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Kenny G

                   
Kenny G

Kenny G playing in Shanghai
Background information
Birth name Kenneth Bruce Gorelick
Also known as Kenny G
Born (1956-06-05) June 5, 1956 (age 56)
Origin Seattle, Washington, US
Genres Smooth jazz
Adult contemporary
Occupations Musician, songwriter, record producer
Instruments Primary:
Soprano saxophone
Secondary:
Alto saxophone
Tenor saxophone
Flute
Years active 1973–1982 (group)
1982–present (solo)
Labels Arista (1982–2006)
Concord (2008–present)
Associated acts Robin Thicke, Foster the People
Website www.kennyg.com

Kenneth Bruce Gorelick (born June 5, 1956), better known by his stage name Kenny G, is an American adult contemporary and smooth jazz saxophonist. His fourth album, Duotones, brought him breakthrough success in 1986.[1] Kenny G is the biggest-selling instrumental musician of the modern era, with global sales totaling more than 75 million albums.[2]

Contents

Early life

Kenny G was born in Seattle, Washington to Jewish parents (his mother was originally from Saskatchewan, Canada) and grew up in the city's Seward Park neighborhood, which is a center of the city's Jewish community. He came into contact with a saxophone when he heard someone performing with one on The Ed Sullivan Show.[1] He started playing the saxophone in 1966 when he was 10 years old. He learned how to play under the direction of local trumpeter Gerald Pfister and by practicing along with records (mostly of Grover Washington, Jr.), trying to emulate the sounds that he was hearing. His first saxophone was a Buffet Crampon alto.[3]

Kenny G attended Whitworth Elementary School, Sharples Junior High School, Franklin High School, and the University of Washington, all in his home town of Seattle. When he entered high school, he failed on his first try to get into the jazz band, but tried again the following year and earned first chair.[4][5] In addition to his studies while in high school, he took private lessons on the saxophone and clarinet from Johnny Jessen, once a week for a year.[6]

He was also on his high school golf team.[5] He had loved the sport ever since his older brother, Brian Gorelick, introduced it to him when he was ten years old, which is the same age he was when he started playing the saxophone.[5]

Career

Kenny G's career started with a job as a sideman for Barry White's Love Unlimited Orchestra in 1973 while 17 and still in high school.[7][8] He continued to play professionally while studying for a major in accounting at the University of Washington in Seattle and graduated magna cum laude.[7][9] He played with the funk band Cold, Bold & Together[9] before becoming a credited member of The Jeff Lorber Fusion.[8] He began his solo career after his period with Lorber.[8]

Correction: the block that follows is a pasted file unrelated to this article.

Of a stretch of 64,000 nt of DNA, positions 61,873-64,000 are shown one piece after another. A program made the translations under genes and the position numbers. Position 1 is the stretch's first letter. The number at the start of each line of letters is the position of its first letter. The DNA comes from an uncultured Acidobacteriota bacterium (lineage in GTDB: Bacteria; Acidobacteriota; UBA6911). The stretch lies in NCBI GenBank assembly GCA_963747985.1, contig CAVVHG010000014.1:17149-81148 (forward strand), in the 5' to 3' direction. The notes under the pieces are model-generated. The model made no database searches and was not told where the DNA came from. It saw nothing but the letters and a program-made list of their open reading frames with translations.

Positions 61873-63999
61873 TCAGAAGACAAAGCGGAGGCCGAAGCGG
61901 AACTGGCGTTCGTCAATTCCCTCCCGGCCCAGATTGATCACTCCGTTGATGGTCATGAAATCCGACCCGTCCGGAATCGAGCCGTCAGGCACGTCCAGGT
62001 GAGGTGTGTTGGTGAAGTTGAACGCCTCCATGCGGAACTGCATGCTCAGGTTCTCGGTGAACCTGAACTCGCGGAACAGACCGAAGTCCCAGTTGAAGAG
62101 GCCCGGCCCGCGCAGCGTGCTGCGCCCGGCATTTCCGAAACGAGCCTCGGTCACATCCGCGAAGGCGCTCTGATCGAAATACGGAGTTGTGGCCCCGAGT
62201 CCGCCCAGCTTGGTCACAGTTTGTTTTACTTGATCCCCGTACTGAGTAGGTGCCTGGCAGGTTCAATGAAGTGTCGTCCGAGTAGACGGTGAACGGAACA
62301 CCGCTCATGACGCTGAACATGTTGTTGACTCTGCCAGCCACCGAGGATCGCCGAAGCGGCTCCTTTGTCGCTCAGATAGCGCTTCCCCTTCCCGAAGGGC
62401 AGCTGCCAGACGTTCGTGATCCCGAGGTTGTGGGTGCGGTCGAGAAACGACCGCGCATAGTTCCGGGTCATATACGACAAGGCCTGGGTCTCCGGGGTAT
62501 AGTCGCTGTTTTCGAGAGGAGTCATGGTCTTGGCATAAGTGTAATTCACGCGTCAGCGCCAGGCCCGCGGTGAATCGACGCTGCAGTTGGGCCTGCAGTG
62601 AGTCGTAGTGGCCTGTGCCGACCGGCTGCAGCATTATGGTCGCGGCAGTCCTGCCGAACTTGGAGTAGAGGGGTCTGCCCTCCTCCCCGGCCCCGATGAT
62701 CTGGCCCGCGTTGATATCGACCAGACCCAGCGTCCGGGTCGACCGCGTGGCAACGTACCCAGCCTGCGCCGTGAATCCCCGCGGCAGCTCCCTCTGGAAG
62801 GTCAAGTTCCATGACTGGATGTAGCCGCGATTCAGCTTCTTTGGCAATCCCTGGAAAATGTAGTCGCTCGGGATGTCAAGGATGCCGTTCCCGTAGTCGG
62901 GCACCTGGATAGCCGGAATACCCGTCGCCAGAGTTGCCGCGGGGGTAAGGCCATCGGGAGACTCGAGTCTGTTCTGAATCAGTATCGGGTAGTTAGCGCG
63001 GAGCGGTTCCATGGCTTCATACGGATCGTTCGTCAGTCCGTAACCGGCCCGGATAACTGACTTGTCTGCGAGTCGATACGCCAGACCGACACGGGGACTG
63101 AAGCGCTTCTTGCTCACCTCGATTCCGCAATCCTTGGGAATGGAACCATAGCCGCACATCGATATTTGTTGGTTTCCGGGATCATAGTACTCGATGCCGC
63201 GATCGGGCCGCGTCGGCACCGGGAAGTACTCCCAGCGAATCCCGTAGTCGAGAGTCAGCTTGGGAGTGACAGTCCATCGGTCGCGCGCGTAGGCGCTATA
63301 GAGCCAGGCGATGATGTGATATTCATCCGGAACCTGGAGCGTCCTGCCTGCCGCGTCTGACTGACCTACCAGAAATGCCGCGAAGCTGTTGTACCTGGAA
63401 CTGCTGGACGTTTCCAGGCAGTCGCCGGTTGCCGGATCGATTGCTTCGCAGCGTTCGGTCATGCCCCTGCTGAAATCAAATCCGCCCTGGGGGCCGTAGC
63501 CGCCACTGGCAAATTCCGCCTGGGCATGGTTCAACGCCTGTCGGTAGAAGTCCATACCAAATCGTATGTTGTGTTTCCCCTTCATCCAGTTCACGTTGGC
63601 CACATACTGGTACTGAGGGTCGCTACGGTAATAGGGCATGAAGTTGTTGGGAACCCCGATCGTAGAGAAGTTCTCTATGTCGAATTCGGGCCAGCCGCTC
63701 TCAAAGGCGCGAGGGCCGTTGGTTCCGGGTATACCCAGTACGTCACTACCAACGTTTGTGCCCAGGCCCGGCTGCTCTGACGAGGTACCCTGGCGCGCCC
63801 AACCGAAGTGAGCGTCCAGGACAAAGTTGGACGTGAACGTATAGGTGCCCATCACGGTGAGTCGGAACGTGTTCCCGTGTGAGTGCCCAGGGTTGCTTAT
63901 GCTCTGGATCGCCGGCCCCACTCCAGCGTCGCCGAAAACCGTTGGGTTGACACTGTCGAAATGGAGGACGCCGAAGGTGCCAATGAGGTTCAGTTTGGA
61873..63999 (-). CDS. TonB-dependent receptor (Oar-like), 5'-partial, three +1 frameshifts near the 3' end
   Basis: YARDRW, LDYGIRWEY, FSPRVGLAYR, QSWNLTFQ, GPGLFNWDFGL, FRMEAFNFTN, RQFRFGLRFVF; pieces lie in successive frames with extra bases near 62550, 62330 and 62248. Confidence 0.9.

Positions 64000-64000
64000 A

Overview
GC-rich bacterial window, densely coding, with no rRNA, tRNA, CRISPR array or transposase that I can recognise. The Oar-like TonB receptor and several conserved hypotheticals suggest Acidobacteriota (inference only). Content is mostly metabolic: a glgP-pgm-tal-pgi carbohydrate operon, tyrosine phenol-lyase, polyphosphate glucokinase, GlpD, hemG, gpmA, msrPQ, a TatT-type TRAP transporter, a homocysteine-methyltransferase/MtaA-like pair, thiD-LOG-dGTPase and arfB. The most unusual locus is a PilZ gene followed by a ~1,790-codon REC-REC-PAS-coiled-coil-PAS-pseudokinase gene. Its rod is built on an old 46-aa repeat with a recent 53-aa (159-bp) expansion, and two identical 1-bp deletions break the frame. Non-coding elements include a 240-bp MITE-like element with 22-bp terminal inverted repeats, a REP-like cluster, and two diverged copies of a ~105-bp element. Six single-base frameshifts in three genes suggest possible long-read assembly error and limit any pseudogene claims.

Kenny G signed with Arista Records as a solo artist in 1982, after label president Clive Davis heard his rendition of ABBA's "Dancing Queen".[8] He has released many solo albums and collaborated with various artists including Andrea Bocelli, Whitney Houston,[10] Peabo Bryson, Aaron Neville, Toni Braxton, DJ Jazzy Jeff & The Fresh Prince,[11] Natalie Cole,[12] Steve Miller[13] (which marked the only time he appeared on a rock and roll album), Dudley Moore, Lee Ritenour, The Rippingtons, Michael Bolton, Celine Dion, Frank Sinatra, Smokey Robinson, Bebel Gilberto, George Benson, Chante Moore and Aretha Franklin.[10] Influenced by the likes of saxophonist Grover Washington, Jr.,[6] his own albums are usually classified as smooth jazz.

He received success quite early on, with both G Force and Gravity, his second and third studio albums respectively, achieving platinum status in the United States. These sales were topped by his fourth studio album, Duotones, which sold over 5 million copies in the U.S. alone. His sixth studio album, Breathless, became the number one best selling instrumental album ever, with over 15 million copies sold, of which 12 million were in the U.S. He broke another record when his first holiday album, Miracles, sold over 13 million copies, making it the most successful Christmas album to date.[9]

In 1997, Kenny G earned a place in the Guinness Book of World Records for playing the longest note ever recorded on a saxophone. Using circular breathing, Kenny G held an E-flat for 45 minutes and 47 seconds at J&R Music World in New York City.[14] That same year, Kenny G's song "Havana", from his album The Moment, was remixed by noted DJs Todd Terry and Tony Moran and released promotionally to dance clubs in the U.S. These mixes went to No.1 on the Billboard Dance/Club Play Songs chart in April 1997.[15]

Kenny G's 1999 single, "What A Wonderful World" was criticized in its overdubbing of Louis Armstrong's classic recording. The primary criticism is that a revered recording by an artist such as Armstrong, known especially for improvisation, should not be altered, especially by a musician whose range and depth of understanding of classical jazz was already in question.[16][17][18][19] Some columnists counter the criticism by suggesting that Kenny G's recording would expose a wider audience to classic jazz, though the overall response to his recording tended to be negative.[20]

Kenny G has recorded some Chinese songs, such as "Jasmine Flower" (茉莉花) or "The Moon Represents My Heart" (月亮代表我的心). His music is noticeably popular in China. His recording "Going Home" is often played at closing time at public places or at the end of classes at schools. Mass transit systems in Tianjin and Shanghai play these songs when trains approach terminus stations.

As of 2003, Kenny G was named the 25th-highest selling artist in America by the RIAA, with 48 million albums sold in the USA as of July 31, 2006.[21] In 1994, Kenny G won the Grammy Award for Best Instrumental Composition for Forever in Love.

In October 2009, Kenny G appeared with the band Weezer in an AOL promotion of their album Raditude by soloing during "I'm Your Daddy". Kenny G said he knew nothing of Weezer before the performance.[22] Though some music critics thereby rejoined in the common criticism of his work,[23][24] the unlikely combination was fairly well received by AOL's magazines Spinner.com and Popeater.com.[22][25]

In February 2011 Kenny G and his music were featured in a Super Bowl XLV ad for Audi called "Release the Hounds."[26] Kenny G later starred in a short film detailing his time as Head of Riot Suppression for the Luxury Prison.[27]